The Doggone Poet by Terveen Gill

Shanta was a poet. At least he thought he was.

He could make words rhyme and place them in separate lines. That was his definition of poetry.

His third-grade teacher had praised his poem – ‘I Love My Mummy’ to the skies. Though there was nothing praiseworthy to it, the teacher’s four-year affair with Shanta’s mother could have been the reason for it.

Shanta’s friends and relatives which totaled to two and four respectively, gave the growing boy a wrong assessment of his talent. So after high school instead of attending college, Shanta picked up a pen and notebook and filled page upon page with verses that had no head or tail, nor rhyme or reason.

Ten notebooks, filled to their pages’ limits, seemed enough to submit to several publishers, but Shanta never heard from any of them. He never thought that his poetry could be at fault. It was more the negligence of insincere professionals.

If no one would print his poems, then he’d simply stand at street corners and sing them.

And Shanta got quite an audience. Seven dogs and a crazy parrot. The dogs howled along while the parrot squawked and flew in circles barely missing Shanta’s egg-shaped head. It seemed humans were a tougher lot to impress.

So like the Pied Piper, Shanta roamed the streets belting out his poetry while his dog following grew in number. They marched behind Shanta like he was their messiah. The parrot perched itself upon Shanta’s shoulder, screaming when it felt like it.

The procession and ruckus were a sight to behold, and people flocked to the streets and their balconies. No one knew the man or the animals, but they laughed and cheered like it was appropriate.

When Shanta stopped to bow and wave, the animals skittered away. The parrot dug its beak into the man’s cheek leaving him bloody before flying away.

The poet learnt his lesson and now never stops his poetry procession. He walks and sings day and night with hundreds of dogs and an annoyed, green parrot. People offer what they can. The man, dogs, and parrot grow fatter.

Turns out, Shanta’s poetry was too complicated for people.

31 comentarios sobre “The Doggone Poet by Terveen Gill

  1. Yes, he is ahead of his time, too nuanced for his contemporaries. So true. It is hard to know if one really has the talent. Art is such a risk–if you don’t pursue it, you might condemn your own talents; if you pursue it, you might be a fool on a futile journey.

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    1. I agree with you completely, Haoyan. I was recently watching a video by a psychologist who condemned the statement that – everyone is creative. He said that this wasn’t true and that being creative wasn’t a bed of roses. Creating something is simply 5% of the entire process. The rest is marketing, finding an audience, and giving them something they’ve never seen, heard, or had before. Phew! A lot of work!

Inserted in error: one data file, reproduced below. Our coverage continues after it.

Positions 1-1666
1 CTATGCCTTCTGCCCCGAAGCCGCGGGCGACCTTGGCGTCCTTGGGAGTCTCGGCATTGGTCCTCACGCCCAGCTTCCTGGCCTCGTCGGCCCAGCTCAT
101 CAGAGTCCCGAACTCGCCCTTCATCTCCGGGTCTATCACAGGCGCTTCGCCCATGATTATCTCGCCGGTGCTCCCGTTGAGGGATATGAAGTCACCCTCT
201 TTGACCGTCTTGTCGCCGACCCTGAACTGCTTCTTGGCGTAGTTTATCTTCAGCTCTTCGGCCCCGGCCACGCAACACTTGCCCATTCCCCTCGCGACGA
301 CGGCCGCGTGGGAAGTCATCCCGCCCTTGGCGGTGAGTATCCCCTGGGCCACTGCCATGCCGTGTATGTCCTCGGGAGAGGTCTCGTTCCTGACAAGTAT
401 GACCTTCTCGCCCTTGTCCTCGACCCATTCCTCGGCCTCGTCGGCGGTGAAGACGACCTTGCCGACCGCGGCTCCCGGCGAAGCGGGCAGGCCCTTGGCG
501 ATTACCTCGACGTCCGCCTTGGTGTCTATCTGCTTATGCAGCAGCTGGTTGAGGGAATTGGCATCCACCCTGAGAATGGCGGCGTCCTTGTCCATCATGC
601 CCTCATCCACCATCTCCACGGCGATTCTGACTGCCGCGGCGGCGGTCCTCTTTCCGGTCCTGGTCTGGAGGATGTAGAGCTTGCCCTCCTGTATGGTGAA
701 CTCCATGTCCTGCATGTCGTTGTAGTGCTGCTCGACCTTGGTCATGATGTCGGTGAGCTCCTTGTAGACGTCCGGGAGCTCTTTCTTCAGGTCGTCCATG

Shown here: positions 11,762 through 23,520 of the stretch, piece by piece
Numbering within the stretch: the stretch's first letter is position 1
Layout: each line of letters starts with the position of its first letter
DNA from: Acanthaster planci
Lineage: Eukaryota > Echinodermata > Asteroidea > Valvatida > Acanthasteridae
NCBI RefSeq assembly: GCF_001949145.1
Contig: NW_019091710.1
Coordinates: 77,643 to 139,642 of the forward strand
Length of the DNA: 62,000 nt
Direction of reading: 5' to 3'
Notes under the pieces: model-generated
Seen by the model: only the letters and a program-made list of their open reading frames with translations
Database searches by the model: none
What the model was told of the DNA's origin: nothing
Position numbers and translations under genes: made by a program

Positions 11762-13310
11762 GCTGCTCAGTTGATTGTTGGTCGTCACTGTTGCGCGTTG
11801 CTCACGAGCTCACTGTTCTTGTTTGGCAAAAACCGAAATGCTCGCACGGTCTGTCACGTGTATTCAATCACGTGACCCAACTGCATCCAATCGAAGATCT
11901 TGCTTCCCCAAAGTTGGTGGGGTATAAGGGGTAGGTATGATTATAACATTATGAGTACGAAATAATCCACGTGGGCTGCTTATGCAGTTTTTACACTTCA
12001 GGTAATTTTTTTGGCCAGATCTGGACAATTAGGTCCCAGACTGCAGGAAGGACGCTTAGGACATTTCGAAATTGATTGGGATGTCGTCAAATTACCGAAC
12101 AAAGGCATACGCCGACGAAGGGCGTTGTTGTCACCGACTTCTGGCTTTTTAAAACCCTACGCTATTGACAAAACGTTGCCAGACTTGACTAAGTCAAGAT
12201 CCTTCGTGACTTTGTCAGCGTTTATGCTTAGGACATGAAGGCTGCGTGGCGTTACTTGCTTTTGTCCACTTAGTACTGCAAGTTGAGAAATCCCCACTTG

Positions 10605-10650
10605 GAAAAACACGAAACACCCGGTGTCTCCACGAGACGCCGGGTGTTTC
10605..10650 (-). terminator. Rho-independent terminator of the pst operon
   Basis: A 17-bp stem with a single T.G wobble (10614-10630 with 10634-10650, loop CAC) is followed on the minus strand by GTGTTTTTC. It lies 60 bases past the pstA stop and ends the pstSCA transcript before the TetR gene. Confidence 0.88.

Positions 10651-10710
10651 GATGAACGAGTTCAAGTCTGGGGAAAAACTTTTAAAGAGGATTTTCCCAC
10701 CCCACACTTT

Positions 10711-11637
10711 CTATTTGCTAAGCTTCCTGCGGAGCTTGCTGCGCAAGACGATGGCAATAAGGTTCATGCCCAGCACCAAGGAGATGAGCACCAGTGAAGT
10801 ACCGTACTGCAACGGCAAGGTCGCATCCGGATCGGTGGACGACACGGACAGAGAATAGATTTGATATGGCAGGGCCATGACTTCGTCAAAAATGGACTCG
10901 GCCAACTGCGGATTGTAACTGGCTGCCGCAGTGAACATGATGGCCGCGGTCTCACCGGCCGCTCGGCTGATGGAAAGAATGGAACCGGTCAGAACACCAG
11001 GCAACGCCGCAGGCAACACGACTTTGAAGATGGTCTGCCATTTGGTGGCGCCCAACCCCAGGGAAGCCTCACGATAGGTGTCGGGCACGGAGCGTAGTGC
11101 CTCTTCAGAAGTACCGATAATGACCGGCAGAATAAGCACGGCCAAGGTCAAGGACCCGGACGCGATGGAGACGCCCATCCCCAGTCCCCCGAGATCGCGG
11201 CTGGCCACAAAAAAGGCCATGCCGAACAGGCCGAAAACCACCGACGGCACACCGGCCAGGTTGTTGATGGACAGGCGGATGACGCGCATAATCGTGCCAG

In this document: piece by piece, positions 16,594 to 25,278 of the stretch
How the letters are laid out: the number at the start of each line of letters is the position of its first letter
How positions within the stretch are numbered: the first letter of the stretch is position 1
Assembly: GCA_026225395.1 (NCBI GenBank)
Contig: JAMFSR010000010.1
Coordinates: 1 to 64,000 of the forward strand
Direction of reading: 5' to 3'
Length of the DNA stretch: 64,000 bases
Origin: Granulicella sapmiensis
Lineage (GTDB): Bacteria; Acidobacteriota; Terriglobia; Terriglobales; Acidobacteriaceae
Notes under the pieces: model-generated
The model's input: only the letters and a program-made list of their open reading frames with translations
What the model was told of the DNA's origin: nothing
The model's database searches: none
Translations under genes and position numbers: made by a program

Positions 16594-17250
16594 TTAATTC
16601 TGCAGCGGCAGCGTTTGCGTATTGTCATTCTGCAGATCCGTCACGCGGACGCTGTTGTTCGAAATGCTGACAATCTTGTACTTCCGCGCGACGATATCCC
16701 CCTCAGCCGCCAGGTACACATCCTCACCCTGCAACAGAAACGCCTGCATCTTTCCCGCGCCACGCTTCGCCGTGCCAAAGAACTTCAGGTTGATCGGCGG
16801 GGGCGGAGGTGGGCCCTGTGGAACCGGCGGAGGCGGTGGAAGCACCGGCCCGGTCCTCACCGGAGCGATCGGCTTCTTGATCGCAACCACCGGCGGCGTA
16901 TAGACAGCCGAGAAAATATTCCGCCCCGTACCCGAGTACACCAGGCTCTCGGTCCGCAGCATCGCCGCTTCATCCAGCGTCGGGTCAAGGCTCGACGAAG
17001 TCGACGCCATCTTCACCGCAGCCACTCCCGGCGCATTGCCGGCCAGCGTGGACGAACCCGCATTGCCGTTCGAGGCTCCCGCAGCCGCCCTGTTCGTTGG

Thanks so much. 🙂

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  2. I love this as in many ways it is simply a reflection of the truth. Poetry is like styles of clothing. Fashion lasts if it is comfortable and makes women look good. Poetry styles come and go but great works from centuries ago are still great works. Great piece and so very true. Well put Terveen, with some great humor. I hope you and your family get some great time off for the holidays. Sending appreciation and congratulations on the on line publication of MasticadoresIndia. 🤗 Joni Happy Holidays

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    1. Thank you so much, Joni! I truly cherish your wishes and pray that you and your loved ones have a blessed Christmas and new year. I love the comparison of writing to fashion. It doesn’t suit everyone and what fits one may not fit another. It’s pretty much subjective, but bad writing can’t be camouflaged for too long. Haha! Take care and much peace, love, and joy. 🙂

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      1. You are so welcomed. You made me laugh yet again. “But bad writing can’t be camouflaged for too long,” so very true.

        I wanted to congratulate you on your wonderful success with MasticadoresIndia. For the holidays I hope you take time off and enjoy your time with family and that your Christmas is blessed as well. You take care as well. Sending peace love and joy back. Hugs Joni

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  3. Damn! A four year affair?! Lol! I like how Shanta is only one letter off from Santa and you even have a messiah mention. I don’t know if that was intentional, but it’s still fun. I appreciate you giving him an audience that loves him like he’s a singing dog bone. I think he would’ve had better luck with publishers if he told them it was poetry for people. Maybe they didn’t get the memo. Oh well. I guess Shanta is destined to walk and walk and walk. 🙂

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    1. Tony, your comments are always so thoughtful and a mixture of what’s been, what is, and what might be. Shanta could be a spin-off of Santa. He is appealing to the dogs, so that’s definitely a brownie point for him. I hope he walks, and walks, and walks and his poetry never stops. The humans will just have to accept that they ain’t smart enough. Haha! Thanks so much! Take care. 🙂

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